Test

Guide To The 2020 UCAT

Advice & Insight From UCAT Specialists

The University Clinical Aptitude Test, also known as UCAT and previously called UKCAT, is one of the many haunting hoops aspiring medics have to jump through. Let’s go through some of the basics about the 2020 UCAT.

How is the UCAT test structured?

You’ll have to answer 202 questions divided unevenly between five sections. The first one will assess your understanding of written texts (verbal reasoning); you will then move on to decision making, where you will have to use the information you’re given to make quick judgements. The quantitative reasoning section will assess your basic mathematical skills and numerical problem-solving, while abstract reasoning will stretch your thinking to recognize patterns and how pieces of information relate to each other. Situational judgement will wrap up your test with real-life ethical scenarios; you will need to rank the most appropriate course of action. Before each section starts, you will have one minute to read through the instructions and take some deep breaths.  ​

Intensive UCAT Course

Comprehensive 3 in 1 Package with a Full Day Intensive UCAT Course, Online UCAT Course Tutorials & UCAT Question Bank Access

Medicine Application Packages Image
Application Packages

UCAT, BMAT, Personal Statement & Interview Specialist Support with Preferential Rates & Availability

Online UCAT Course Image
Online UCAT Course

Online UCAT Tutorials, Expert Techniques & UCAT Mock Examinations With Our Popular UCAT Portal

Tips for Verbal Reasoning

This section is quick! With 21 minutes to answer 44 questions you will be short of time. Don’t worry too much, as the difficulty will vary across the section: consider making educated guesses for the questions with wordy answers and come back to them if you happen to have time at the end.
You can practise for this section by skim-reading some articles and then thinking back to them: you’ll be able to retain more details as you practice.

Tips for Decision Making

This is the latest section to be added to the test; it asks you logically evaluate statements and make inferences. It is key that you pay attention to details and read the question very carefully! Practice looking at some data or complex sentences and make deduction about them (e.g. what does this information imply?).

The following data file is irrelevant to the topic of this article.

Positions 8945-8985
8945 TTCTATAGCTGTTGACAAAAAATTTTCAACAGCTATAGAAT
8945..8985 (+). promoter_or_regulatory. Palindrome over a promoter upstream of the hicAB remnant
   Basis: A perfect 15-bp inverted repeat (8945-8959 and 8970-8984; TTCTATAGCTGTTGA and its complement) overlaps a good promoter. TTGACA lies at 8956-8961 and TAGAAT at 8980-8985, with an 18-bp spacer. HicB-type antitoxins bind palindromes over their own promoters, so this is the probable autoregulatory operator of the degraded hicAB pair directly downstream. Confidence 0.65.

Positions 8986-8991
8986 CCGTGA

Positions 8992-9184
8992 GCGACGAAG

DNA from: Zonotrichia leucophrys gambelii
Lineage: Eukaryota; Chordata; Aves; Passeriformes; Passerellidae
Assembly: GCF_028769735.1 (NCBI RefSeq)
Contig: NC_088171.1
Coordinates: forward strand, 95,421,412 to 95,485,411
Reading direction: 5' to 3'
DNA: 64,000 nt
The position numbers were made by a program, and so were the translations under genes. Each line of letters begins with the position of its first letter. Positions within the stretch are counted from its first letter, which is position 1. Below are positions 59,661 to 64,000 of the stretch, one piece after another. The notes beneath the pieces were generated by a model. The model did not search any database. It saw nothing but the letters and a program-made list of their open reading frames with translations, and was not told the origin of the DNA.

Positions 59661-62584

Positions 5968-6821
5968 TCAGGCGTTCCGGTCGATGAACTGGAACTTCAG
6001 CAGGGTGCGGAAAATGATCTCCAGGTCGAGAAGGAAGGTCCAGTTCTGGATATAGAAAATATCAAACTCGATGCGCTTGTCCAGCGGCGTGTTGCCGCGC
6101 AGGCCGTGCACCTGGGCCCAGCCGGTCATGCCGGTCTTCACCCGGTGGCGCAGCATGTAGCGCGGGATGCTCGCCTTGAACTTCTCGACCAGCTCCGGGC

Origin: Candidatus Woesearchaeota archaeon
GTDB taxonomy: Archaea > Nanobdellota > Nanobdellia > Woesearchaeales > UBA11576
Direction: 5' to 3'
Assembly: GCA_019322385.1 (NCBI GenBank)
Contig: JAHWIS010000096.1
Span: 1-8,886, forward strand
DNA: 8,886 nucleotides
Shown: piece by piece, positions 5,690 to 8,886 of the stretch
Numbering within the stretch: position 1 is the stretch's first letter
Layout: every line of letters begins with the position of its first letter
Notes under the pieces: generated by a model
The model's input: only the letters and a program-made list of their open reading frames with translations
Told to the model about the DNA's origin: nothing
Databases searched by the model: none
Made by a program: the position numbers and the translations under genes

Optimise Your UCAT Performance

Learn the best UCAT strategies and practice with reflective UCAT questions & worked solutions.

​Tips for Quantitative Reasoning

This section assumes you’re very confident in basic maths (roughly, GCSE level) and will ask you to approach some tables, charts and measurements.
How to get ready for this? Practice doing basic calculations in your head very quickly; this section’s score is nearly guaranteed to rise with more practice!

Tips for Abstract Reasoning

This section is even quicker than verbal reasoning, with 13 minutes to go through 55 questions. Try not to be overwhelmed by the hardest questions and learn to make an educated guess rather than getting stuck on a sequence of shapes the pattern of which you’re just about to grasp. This is probably the most obscure of all the sections, as it thoroughly tests your observational and focusing skills. The more you practice, the more you’ll be able to spot recurrent patterns, and hence the better you’ll perform.

Tips for Situational Judgement

This section is less about knowledge and more about your ethics and sensibility. Rule out the obviously wrong course of action and then make your best assessment of what the most appropriate way to deal with the situation is. Since you will get partial marks if you’re close to the correct ranking of that course of action, don’t stress too much and focus on having a rough idea of the principles behind the ethical scenarios you’re provided.

What’s a Good UCAT Score?

Needless to say, this is really up to the specific year, so it’s hard to say what will be considered ‘good’ in 2020. However, it’s handy to know that the UCAT is scored between 300 to 900 for all sections but the SJT (Band 1 to Band 4). Usually, a score above 700 is considered high, while the majority of candidates tend to average between 620-650. Anything below 610 is considered a below-average UCAT score. Depending on your score you will probably want to target more or less UCAT-heavy universities when putting down your four choices.

Time To Get Started.....

If you haven’t started practicing yet, why not do a full mock to start with? This will allow you not only to understand what your greatest challenges will be (e.g. are you a maths wizard but not amazing at reading very fast?) but also to not underestimate this exam. On the test day try to keep a clear head and don’t let one question or one section affect the others. Best of luck!

Guide To The 2020 UCAT

Shopping Cart
Scroll to Top

Intensive BMAT Course

BMAT Timetable

The BMAT Course